28 October 2013

Blazing flames of Baku

All photos © hunbille 2013

 Blazing flames of Baku

 Gray in black and white

 Iridescent by night

 Opaline at sunrise

 Radiant at sunset

Shimmering from everywhere in the city

The Flame Towers consist of three kaleidoscopic skyscraper buildings (south, east and west) in Baku, Azerbaijan. Construction began in 2007 with completion in 2012.

Even if the designer is a little bit (just a little bit?) annoying, in the Discovery Science documentary called Build It Bigger: Azerbaijan's Amazing Transformation (go to 25:48), the Flame Towers are still under construction. Vertigo guaranteed.

The Maiden Tower (built in the 12th century) and the Caspian Sea

25 October 2013

The milkmaid: in a dignified way

In the middle 17th century Dutch literature and paintings, maids were often depicted as subjects of male desire—dangerous women threatening the honor and security of the home, the center of Dutch life—although some Johannes Vermeer contemporaries, such as Pieter de Hooch, had started to represent them in a more neutral way, as did Michael Sweerts.

Pieter de Hooch: Woman and Maid in a Courtyard (c. 1660)

Michael Sweerts: A Young Maid Servant (c. 1660)

Other painters, such as Gerrit Dou, depicted attractive maids with symbolic objects, such as jugs.

Gerrit Dou: Maid at the Window (c. 1660)

Johannes Vermeer's painting The Milkmaid is one of the rare examples of a maid treated in an empathetic and dignified way, although amorous symbols in this work still exemplify the tradition: one of the Delft tiles depicts Cupid, the foot warmer, the coals enclosed inside the foot warmer, the wide-mouthed jug (often used as a symbol of the female anatomy)...

Since you're still reading this blog post, you might be interested in Decoding Eroticism in Dutch Golden Age Painting.

Johannes Vermeer: The Milkmaid (c. 1658)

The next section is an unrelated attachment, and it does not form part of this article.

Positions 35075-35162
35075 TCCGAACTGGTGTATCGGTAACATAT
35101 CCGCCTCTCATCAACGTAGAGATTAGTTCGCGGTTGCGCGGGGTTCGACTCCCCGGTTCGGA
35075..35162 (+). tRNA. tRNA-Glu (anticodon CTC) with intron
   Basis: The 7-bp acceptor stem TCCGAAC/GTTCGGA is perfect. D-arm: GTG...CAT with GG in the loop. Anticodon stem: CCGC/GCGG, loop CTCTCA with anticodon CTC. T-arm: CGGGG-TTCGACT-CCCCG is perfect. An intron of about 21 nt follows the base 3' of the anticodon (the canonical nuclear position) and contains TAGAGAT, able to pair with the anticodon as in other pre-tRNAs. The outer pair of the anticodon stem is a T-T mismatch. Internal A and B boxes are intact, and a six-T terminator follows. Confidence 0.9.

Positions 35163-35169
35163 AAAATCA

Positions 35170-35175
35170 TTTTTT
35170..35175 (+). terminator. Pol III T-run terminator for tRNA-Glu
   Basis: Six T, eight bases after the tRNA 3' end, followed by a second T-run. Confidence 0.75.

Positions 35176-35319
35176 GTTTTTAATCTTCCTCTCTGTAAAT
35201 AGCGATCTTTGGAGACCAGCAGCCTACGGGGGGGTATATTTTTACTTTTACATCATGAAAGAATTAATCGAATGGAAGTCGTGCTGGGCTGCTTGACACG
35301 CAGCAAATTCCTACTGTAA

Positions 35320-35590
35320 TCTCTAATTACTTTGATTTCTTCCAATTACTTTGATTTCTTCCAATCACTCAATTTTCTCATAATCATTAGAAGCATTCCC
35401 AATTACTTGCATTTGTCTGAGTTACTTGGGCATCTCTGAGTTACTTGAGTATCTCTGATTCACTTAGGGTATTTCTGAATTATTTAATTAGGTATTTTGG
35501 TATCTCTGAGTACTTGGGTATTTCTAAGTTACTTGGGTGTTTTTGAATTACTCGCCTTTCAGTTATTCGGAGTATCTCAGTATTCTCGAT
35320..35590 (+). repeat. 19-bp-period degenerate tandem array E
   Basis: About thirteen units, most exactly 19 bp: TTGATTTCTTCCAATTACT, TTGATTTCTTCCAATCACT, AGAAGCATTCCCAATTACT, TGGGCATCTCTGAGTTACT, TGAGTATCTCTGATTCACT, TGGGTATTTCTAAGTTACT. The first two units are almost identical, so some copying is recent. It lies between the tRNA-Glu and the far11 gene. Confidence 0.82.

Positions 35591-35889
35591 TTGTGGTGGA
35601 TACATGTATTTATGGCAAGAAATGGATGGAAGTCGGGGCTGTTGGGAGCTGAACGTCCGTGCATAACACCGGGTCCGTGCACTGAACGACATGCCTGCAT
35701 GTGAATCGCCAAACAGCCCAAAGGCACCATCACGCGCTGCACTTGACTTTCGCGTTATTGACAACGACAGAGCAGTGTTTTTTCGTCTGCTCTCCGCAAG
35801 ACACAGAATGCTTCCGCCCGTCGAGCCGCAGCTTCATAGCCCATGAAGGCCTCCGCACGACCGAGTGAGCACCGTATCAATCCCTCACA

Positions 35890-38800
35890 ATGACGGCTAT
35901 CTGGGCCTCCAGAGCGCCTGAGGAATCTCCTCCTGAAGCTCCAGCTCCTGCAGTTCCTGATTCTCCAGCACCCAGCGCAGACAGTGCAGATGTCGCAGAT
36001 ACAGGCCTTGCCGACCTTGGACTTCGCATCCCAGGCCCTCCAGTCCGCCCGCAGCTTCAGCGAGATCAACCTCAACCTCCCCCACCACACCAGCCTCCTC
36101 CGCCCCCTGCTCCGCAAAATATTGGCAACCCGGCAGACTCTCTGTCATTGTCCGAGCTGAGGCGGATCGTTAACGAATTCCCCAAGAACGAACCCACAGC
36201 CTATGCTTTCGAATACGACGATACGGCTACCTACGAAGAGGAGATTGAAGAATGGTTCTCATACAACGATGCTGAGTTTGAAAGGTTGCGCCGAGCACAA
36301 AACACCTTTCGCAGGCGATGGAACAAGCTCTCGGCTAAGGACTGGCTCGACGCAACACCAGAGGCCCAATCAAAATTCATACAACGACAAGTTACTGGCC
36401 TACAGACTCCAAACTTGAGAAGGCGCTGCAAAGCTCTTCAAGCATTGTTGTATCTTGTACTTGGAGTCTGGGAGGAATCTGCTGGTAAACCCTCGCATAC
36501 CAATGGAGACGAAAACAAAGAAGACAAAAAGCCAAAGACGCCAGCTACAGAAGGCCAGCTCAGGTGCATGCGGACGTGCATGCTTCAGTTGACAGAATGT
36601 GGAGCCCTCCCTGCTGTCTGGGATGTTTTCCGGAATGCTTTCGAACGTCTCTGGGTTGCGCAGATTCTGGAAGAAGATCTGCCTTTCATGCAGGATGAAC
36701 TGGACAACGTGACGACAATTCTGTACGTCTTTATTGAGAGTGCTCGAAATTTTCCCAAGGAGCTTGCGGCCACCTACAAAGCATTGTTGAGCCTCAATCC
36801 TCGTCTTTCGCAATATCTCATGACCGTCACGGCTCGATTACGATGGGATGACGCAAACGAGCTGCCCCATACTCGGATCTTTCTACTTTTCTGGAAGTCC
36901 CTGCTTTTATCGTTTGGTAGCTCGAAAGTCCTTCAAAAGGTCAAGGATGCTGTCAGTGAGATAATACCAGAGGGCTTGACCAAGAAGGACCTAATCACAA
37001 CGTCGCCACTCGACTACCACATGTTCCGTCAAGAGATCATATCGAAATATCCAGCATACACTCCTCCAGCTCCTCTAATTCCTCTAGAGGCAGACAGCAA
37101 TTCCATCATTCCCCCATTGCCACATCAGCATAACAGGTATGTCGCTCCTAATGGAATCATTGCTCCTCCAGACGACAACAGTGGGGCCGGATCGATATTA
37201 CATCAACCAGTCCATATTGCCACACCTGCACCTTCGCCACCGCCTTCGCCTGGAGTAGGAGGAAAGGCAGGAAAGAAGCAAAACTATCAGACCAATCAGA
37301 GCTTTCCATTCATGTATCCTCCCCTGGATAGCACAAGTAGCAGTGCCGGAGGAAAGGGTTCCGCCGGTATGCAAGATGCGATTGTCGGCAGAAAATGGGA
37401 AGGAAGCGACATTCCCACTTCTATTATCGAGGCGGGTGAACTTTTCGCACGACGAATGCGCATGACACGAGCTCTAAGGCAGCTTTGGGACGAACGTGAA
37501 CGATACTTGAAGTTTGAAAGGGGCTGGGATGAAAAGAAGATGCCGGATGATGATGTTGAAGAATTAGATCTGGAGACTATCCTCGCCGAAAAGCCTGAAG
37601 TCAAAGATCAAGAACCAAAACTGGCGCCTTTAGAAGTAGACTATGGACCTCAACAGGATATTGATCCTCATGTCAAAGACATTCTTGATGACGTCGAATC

The magnificent oil painting shows a low-ranking indoor servant in a plain room, pouring milk into a squat earthenware container, now commonly known as Dutch oven, on a table. Also on the table are various types of bread.

She is a young sturdily built woman wearing a crisp linen cap, a blue apron and work sleeves pushed up from thick forearms. 

There is a foot warmer is on the floor behind her, near Delft wall tiles. Intense light streams from the window on the left side of the canvas.

The humble woman is attentive pouring the trickle of milk because the bread pudding she's making can be ruined when the ingredients are not accurately measured or properly combined. By depicting the working maid in the act of careful cooking, the artist presents not just a picture of an everyday scene, but one with ethical and social value.

« In the end, it is not the allusions to female sexuality that give this painting its romance or emotional resonance — it is the depiction of honest, hard work as something romantic in and of itself. The Milkmaid elevates the drudgery of housework and servitude to virtuous, even heroic, levels.» –Raquel Laneri

23 October 2013

Saint museum of mosaic